By Michael Hernandez
President Donald Trump tweeted Tuesday that the U.S. is watching as mass demonstrations persist throughout Iran's major population centers.
"The people of Iran are finally acting against the brutal and corrupt Iranian regime," Trump tweeted. "All of the money that President Obama so foolishly gave them went into terrorism and into their 'pockets.' The people have little food, big inflation and no human rights. The U.S. is watching!"
Trump was apparently referring to sanctions relief given to Iran as part of an international deal with world powers to curb its nuclear program, as well as a cash payout provided to Iran under the Barack Obama administration.
Thousands of Iranians hit the streets beginning Thursday in the northeastern cities of Mashhad and Kashmar to protest rising commodity prices and perceived government mismanagement, according to local media reports. The demonstrations have since spread, including to the capital Tehran.
At least 23 people have been killed and more than 500 reportedly detained in the six days of demonstrations.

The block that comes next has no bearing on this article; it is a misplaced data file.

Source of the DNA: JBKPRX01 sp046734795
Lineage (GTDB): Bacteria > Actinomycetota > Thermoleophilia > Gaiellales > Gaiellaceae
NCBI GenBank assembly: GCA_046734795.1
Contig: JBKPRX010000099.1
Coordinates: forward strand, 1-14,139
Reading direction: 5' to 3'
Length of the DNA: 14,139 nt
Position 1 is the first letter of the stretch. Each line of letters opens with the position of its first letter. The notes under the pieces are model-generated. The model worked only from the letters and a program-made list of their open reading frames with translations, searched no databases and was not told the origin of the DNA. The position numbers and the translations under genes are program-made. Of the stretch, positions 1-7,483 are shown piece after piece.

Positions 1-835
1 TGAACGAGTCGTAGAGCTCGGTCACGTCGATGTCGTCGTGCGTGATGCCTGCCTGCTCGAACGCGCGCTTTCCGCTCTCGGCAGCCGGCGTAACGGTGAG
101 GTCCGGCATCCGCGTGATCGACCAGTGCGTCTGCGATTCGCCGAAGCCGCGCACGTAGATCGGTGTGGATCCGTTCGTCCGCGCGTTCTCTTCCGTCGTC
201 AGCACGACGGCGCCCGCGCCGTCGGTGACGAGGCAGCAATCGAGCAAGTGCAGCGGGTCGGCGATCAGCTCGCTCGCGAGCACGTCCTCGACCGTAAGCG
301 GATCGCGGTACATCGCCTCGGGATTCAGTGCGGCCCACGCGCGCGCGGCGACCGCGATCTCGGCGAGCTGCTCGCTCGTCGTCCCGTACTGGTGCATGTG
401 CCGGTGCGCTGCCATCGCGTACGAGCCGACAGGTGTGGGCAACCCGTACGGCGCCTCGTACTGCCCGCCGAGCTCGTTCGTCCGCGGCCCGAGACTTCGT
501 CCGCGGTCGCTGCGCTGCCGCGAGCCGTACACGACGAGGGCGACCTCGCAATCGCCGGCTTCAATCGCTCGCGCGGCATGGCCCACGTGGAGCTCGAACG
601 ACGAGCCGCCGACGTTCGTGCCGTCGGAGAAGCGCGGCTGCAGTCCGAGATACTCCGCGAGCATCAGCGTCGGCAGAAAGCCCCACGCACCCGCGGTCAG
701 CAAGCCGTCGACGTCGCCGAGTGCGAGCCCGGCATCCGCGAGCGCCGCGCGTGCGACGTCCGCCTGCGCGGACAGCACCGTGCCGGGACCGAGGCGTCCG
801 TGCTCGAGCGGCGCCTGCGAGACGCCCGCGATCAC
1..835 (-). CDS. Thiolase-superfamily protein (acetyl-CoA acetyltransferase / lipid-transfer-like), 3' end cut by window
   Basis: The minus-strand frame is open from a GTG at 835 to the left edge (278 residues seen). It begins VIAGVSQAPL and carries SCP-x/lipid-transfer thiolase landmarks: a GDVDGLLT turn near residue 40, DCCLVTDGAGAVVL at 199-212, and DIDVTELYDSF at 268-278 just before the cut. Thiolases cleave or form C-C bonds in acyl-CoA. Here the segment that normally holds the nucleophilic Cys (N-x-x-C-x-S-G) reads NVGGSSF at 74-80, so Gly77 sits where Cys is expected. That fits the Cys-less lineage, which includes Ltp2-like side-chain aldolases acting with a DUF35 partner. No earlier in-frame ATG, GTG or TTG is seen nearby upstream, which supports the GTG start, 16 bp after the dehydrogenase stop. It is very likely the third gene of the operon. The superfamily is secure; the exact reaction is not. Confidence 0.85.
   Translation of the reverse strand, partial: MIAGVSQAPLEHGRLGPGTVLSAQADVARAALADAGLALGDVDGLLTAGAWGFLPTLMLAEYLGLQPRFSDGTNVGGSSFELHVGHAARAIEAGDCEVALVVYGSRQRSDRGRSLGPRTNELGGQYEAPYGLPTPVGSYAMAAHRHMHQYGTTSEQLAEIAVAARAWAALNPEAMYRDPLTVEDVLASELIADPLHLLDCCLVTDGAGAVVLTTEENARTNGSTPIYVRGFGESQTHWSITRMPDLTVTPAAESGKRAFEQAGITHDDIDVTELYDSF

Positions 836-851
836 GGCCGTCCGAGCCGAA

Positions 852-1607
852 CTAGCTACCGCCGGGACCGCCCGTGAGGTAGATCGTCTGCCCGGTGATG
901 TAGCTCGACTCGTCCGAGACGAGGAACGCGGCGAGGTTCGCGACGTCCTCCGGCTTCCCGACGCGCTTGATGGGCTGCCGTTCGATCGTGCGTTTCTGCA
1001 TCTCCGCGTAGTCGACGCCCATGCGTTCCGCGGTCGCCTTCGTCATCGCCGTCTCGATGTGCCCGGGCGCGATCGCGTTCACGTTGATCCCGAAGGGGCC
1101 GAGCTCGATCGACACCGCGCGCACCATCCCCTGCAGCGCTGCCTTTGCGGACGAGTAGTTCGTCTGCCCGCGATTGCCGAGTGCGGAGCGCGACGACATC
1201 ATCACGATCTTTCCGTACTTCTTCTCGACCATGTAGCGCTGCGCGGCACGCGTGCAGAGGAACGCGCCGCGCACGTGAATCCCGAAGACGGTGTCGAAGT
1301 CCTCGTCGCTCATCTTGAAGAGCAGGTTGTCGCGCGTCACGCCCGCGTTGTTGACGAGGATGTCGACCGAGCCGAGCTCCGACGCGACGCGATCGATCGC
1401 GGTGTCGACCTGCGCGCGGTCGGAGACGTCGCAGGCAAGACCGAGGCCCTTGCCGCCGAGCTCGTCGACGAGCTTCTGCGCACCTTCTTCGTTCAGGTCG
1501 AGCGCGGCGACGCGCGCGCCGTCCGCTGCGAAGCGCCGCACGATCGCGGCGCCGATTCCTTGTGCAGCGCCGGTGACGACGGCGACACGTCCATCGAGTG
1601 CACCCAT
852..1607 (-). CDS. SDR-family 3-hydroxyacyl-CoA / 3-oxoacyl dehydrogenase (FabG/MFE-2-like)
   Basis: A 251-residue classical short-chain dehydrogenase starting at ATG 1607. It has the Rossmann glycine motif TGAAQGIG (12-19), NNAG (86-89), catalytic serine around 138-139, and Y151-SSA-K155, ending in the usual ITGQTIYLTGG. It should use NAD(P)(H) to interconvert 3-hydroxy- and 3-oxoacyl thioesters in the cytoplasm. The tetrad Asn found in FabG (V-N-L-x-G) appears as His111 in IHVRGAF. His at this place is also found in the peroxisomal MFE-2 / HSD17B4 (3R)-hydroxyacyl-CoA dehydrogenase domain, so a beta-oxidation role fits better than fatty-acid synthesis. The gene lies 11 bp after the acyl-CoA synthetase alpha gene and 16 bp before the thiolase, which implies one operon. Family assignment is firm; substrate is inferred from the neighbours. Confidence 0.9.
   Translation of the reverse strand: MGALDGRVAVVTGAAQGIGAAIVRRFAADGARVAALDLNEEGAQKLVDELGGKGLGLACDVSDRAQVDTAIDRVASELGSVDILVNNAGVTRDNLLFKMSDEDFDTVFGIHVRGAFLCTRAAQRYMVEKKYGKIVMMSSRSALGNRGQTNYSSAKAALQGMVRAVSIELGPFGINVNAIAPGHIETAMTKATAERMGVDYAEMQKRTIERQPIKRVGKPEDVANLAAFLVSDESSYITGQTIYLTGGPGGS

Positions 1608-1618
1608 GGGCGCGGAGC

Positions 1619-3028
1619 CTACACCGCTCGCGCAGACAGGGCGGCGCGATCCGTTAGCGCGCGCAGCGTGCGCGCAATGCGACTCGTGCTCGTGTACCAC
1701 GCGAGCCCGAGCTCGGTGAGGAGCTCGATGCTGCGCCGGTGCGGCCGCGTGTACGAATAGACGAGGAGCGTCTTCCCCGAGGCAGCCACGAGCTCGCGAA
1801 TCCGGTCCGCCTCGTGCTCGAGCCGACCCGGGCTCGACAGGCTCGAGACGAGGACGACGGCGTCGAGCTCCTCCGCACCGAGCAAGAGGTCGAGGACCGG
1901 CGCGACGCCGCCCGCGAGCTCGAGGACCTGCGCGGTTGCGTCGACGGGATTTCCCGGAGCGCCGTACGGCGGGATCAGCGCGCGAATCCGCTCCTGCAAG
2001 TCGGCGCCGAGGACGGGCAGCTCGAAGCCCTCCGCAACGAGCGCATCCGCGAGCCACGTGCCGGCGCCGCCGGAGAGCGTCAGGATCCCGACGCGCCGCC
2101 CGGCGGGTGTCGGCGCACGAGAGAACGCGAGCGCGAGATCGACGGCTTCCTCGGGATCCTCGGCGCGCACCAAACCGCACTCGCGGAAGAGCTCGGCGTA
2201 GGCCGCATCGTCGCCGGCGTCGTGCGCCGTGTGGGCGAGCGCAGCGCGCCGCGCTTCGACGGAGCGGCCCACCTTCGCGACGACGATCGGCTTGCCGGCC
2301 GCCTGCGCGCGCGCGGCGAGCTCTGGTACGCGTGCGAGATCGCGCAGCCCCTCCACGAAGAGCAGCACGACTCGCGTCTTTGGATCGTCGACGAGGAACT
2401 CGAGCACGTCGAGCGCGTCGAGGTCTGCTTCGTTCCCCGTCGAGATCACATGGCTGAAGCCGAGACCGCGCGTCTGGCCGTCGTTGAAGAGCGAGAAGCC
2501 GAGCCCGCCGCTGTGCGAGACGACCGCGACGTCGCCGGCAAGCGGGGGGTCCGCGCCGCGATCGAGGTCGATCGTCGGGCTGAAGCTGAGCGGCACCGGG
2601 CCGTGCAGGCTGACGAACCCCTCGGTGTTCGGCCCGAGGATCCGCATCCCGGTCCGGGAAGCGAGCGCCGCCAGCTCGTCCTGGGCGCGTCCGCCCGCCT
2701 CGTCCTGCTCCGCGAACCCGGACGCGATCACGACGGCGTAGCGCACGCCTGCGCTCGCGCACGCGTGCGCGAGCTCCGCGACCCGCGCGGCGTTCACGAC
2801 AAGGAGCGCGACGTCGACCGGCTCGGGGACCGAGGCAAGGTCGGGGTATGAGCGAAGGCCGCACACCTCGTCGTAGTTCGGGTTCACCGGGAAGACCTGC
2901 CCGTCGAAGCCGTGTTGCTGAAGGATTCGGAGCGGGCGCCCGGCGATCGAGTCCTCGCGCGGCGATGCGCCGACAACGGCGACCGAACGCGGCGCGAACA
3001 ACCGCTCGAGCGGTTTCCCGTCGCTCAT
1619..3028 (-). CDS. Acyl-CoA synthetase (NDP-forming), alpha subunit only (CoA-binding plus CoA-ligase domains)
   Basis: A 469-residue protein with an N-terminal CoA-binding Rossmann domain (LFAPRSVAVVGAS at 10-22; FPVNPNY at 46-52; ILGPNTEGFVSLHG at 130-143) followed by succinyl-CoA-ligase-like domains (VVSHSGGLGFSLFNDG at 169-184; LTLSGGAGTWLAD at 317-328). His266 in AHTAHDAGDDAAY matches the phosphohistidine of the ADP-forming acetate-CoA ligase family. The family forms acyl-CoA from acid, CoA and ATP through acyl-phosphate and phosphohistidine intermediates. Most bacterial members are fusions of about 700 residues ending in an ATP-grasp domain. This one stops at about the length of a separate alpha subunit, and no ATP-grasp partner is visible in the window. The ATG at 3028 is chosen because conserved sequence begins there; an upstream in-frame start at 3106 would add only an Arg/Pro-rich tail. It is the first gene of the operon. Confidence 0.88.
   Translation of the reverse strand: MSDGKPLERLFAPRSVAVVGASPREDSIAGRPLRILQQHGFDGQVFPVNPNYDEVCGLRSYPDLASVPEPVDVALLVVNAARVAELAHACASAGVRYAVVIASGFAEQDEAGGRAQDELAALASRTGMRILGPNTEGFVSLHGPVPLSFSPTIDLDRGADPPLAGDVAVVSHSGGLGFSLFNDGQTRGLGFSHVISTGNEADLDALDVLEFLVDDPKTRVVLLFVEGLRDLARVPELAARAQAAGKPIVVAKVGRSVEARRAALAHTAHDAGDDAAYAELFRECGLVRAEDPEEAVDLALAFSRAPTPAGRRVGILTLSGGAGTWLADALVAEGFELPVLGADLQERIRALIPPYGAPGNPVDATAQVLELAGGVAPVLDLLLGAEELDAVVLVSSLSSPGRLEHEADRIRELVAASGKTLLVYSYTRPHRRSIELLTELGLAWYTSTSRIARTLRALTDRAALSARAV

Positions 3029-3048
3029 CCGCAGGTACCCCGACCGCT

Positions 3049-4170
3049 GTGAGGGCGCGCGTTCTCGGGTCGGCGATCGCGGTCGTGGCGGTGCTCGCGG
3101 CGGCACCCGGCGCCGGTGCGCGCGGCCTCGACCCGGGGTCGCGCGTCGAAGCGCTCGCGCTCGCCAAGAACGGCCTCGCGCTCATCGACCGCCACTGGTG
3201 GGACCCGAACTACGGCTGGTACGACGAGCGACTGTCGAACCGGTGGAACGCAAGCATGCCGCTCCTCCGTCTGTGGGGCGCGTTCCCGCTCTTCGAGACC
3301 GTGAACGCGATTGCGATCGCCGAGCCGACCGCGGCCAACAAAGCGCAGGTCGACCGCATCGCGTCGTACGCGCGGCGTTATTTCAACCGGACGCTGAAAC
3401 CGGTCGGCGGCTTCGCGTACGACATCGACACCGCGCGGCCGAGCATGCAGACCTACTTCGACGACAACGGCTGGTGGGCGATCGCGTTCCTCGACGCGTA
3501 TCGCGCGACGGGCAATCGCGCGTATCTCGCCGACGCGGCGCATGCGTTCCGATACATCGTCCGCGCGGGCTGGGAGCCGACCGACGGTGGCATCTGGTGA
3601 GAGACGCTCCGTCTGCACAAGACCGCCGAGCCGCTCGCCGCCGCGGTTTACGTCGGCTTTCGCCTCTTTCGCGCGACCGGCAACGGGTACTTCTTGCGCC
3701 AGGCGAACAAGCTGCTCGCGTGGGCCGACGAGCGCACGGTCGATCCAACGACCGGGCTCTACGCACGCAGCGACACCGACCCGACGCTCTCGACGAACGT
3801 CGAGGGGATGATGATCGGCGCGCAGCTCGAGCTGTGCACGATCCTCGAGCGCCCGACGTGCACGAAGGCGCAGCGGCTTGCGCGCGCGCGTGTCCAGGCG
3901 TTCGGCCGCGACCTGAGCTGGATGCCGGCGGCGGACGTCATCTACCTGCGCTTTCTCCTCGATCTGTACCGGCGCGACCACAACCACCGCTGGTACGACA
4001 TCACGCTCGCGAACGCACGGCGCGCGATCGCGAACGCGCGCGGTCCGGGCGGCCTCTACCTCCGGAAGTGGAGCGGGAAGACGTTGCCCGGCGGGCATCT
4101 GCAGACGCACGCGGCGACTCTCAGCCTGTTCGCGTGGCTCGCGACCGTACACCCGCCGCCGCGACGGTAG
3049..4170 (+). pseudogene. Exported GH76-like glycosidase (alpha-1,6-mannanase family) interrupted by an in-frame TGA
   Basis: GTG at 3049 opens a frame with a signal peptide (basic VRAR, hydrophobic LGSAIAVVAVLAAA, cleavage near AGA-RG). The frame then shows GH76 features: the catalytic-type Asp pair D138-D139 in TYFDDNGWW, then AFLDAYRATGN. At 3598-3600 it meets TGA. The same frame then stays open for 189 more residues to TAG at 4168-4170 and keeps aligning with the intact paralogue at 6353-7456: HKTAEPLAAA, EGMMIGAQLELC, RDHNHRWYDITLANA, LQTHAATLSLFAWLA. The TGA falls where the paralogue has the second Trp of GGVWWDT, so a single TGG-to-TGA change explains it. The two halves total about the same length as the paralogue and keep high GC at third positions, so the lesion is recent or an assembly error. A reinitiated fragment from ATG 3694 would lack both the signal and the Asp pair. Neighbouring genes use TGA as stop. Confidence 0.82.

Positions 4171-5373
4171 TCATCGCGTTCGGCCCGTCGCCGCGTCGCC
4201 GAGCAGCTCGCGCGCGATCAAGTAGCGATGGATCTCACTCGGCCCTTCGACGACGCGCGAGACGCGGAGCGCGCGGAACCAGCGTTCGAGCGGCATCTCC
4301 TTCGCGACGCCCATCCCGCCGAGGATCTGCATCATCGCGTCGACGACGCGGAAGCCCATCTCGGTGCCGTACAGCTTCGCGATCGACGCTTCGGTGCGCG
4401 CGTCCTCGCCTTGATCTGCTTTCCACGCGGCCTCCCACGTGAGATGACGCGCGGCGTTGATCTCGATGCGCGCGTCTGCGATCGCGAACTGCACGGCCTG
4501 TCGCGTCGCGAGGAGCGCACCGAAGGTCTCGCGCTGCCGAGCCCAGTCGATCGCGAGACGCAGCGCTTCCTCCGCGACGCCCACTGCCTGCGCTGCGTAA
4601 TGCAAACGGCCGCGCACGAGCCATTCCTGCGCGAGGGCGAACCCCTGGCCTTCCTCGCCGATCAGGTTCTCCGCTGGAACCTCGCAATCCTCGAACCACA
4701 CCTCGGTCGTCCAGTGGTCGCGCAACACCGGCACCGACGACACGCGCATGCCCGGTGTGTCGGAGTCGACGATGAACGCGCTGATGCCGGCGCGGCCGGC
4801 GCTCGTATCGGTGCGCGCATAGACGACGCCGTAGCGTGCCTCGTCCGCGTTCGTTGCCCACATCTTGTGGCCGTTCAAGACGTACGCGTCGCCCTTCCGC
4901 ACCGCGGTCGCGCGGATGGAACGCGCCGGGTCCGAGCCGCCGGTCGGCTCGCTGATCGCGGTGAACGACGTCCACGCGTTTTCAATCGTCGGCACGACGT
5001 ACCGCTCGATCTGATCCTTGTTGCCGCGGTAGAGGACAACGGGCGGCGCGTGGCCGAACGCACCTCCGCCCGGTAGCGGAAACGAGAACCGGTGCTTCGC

In addition, approximately 400 people have been detained, including 200 in Tehran. The other arrests were reported in Arak, Isfahan and Robat Karim and West Azerbaijan province.
Supreme Leader Ayatollah Ali Khamenei blamed the unrest on foreign powers whom he called the "enemies of Iran.
"In recent events, the enemies of Iran united by using different tools in their disposition, including money, weapons, politics and intelligence, in order to create problems for the Islamic system," Khamenei said Tuesday in comments posted to his official website. "What prevents the enemies and their hostile actions is the spirit of courage, self-sacrifice, and faith among the people."
Turkey also weighed in Tuesday, warning against foreign intervention in Iran.
“We wish for peace in the country to be ensured, as soon as possible, and that common sense would prevail to prevent the escalation of the incidents, and that provocative rhetoric and external interventions would be avoided," the Turkish Foreign Ministry said in a statement.
And a day earlier, the U.K. urged dialogue on issues raised by Iranian protesters. “The UK is watching events in Iran closely,” according to Foreign Minister Boris Johnson.
“We believe there should be meaningful debate about the legitimate and important issues the protesters are raising, and we look to the Iranian authorities to permit this,” Johnson said.